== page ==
There’s talk of the upcoming BMW and Toyota’s jointly developed sports car also being powered by a hybrid system. Volkswagen (who has made it clear that they plan to produce 20 EV’s by 2020) has already begun working on a hybrid setup for one of their most beloved models, the GTI. The Mark VIII Golf GTI is slated to reach dealers in 2020, and is said to be adopting a 48-volt electrical assist system distributed between both axles much like the Porsche 918’s current layout. As the technologies implemented in today’s super cars (LaFerrari, McLaren P1, Porsche 918) slowly become increasingly affordable, we will begin to see a trickle-down effect as affordable hybrids begin adopting these substantial technical advancements. It won’t be long until these applications collectively transform the hybrid from its meek ecologically conscious-image, to the responsible sports car of the future.
eMarketer has released their Automotive StatPack for 2016. This statpack gives an overview of digital automotive trends in 4 categories:
- Industry Sales & Transactions
- Ad Spending
- Buyers & Consumer Behavior
- Consumer Attitudes Toward New Automotive Technology
Below is a quick summary of the report; even though it contains primarily U.S. data, there are still trends in ad spending for OEMs and Dealers, as well as changes in consumer behavior that are relevant to the Canadian market.
The Ford Motor Company announced on Monday at the Detroit Auto Show that the Ford Ranger will be returning again in 2019, followed by the Ford Bronco’s return in 2020.
Both of these models will be built at the Michigan Assembly Plant. The two models are expected to be built on a shared body-on-frame platform, which will create a midsize SUV and midsize pickup. The Bronco has not been in production since 1996, while the Ranger is currently sold in other markets outside of the U.S. and Canada; we are likely to see the next generation of the model once it is available.
Ford has not speculated on technical details or images of the vehicles, yet, but they have suggested that the Bronco will offer some serious off road capability!
Ford is also planning to launch 13 new electric models by 2021, including hybrid models of the Mustang and the F-150.
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As we near the end of 2016 and the beginning of 2017, Google has shared 4 ways that you can optimize your online strategy this year according to their data.
Use click share to drive more engagement
We all know that, generally, the closer to the top position you are on Google, the higher engagement you will see from shoppers; especially on mobile. As shown in the chart below, for the Vehicles & Parts category you will need about a 15% click share to be competitive in reaching the top positions. How do you increase your click share? Increasing your bids as well as your ad relevance are good places to start.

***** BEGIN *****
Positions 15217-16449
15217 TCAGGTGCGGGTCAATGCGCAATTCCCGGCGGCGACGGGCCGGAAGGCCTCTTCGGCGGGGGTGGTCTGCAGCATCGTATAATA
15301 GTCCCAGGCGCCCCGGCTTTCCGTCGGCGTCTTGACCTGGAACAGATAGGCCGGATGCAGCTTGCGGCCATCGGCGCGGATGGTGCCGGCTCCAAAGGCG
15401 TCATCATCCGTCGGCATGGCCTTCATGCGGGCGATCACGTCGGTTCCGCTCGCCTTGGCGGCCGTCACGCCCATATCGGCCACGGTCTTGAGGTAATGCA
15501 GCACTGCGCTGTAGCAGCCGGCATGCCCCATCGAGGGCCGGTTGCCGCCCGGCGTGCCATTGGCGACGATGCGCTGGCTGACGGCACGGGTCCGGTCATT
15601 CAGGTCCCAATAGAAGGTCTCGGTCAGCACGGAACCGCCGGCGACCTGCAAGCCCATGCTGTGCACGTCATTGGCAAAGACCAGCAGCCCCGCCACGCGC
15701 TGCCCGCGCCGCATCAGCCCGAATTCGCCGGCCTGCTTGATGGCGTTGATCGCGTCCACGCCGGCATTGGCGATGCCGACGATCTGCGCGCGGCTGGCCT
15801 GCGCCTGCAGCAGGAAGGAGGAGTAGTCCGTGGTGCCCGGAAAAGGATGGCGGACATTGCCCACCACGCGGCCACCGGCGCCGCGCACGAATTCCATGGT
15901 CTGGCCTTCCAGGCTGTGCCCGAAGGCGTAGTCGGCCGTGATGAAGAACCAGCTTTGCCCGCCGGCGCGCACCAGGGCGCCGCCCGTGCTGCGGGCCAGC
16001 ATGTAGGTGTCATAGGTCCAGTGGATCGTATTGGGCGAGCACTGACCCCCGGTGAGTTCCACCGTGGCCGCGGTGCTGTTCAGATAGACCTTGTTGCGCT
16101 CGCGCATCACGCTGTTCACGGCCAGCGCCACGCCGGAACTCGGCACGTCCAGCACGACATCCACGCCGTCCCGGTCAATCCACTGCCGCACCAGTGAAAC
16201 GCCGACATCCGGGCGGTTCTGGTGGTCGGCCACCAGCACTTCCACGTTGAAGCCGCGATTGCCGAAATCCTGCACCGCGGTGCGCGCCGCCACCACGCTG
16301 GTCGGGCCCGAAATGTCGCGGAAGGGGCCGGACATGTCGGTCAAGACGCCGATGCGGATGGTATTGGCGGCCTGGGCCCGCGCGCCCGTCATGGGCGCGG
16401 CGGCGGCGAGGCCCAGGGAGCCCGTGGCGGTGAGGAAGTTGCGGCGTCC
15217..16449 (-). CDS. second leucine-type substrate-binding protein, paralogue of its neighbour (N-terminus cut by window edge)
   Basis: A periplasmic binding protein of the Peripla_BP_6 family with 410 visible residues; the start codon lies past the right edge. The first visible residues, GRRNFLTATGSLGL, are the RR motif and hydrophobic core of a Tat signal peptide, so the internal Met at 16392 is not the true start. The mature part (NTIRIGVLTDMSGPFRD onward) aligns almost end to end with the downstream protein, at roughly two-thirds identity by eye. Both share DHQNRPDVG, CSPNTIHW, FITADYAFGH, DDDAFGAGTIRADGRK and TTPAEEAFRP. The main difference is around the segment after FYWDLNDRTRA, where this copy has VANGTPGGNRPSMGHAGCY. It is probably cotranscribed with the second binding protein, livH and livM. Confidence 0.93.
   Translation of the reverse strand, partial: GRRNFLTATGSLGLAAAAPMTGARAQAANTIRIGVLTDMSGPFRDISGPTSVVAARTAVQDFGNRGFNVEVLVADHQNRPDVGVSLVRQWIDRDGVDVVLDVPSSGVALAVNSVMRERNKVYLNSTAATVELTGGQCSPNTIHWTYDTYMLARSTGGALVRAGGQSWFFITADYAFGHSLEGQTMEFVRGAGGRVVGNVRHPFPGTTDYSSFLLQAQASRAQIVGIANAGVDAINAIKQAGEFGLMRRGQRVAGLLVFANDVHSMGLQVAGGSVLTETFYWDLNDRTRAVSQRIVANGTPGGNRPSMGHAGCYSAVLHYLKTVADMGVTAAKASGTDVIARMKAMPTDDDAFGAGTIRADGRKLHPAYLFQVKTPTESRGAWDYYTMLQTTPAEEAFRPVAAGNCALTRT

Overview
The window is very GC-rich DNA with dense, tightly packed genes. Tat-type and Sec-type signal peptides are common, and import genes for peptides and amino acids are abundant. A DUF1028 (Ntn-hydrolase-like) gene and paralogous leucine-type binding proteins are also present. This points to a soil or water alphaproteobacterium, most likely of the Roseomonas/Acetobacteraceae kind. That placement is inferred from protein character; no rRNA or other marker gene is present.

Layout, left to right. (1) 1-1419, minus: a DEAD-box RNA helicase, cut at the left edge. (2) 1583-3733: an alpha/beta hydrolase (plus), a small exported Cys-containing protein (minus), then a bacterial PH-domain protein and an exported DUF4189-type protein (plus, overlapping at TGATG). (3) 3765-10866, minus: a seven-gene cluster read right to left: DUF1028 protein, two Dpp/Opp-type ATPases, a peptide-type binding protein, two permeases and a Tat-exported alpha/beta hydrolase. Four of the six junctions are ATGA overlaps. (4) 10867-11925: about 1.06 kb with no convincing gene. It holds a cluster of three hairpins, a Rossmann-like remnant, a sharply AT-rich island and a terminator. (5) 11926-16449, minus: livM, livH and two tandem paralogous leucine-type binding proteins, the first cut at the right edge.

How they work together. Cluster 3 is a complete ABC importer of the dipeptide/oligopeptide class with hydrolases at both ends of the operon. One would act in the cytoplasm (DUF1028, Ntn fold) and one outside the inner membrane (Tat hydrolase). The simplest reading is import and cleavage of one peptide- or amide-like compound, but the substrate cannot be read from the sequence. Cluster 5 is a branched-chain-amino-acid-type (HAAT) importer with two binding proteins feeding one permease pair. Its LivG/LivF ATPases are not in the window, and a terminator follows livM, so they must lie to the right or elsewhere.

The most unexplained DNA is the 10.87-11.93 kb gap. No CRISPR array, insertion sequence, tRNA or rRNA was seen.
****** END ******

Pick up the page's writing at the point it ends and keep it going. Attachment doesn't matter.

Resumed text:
Create a strategic seasonal campaign
Having a separate campaign for certain products at certain times (winter tires, for example) allows you be more flexible with your budgets for these products.
Use custom labels to create seasonal product groups
Use custom labels to create a segmented product group in your campaign for products like winter accessories for vehicles. This allows you to adjust your bids for winter accessories and to monitor your click share.
Remarket your products to previous shoppers
Remind your customers of the products they viewed in the holiday season but didn’t convert on – chances are they are still interested in finding the best deal!
For more information on how to optimize your site for the Google SERP, give us a shout or subscribe to our newsletter!
Blackberry has just re-positioned themselves in the global marketplace. The longtime manufacturer of mobile phones is now shifting its focus and recently launched a new research center to develop self-driving cars.
Blackberry obtained the green light from Canadian authorities to test Ford’s Lincoln vehicles equipped with stand-alone driving software – a pilot project dubbed Autonomoose. Blackberry also signed an agreement to work directly with the automaker, which plans to launch their autonomous vehicles for car-sharing by 2021.
While Blackberry believes that it will take time for autonomous vehicles to be fully operational, this announcement demonstrates the appetite of computer giants to enter the automotive sector, as computer software and hardware are very likely to be key elements to the car of tomorrow. In fact, for many, this news may come as no surprise, as technology companies such as Google and Apple have already confirmed that they too are working on self-driving cars.
Luckily, the automobile division of Blackberry already boasts 400 employees, having already developed software currently embedded in vehicles. With safety and security at the forefront of self-driving car development, Blackberry’s high standard of security may give them a competitive advantage consumers seek. No matter the company, it’s great to see strides and significant financial contributions being made in the automotive space.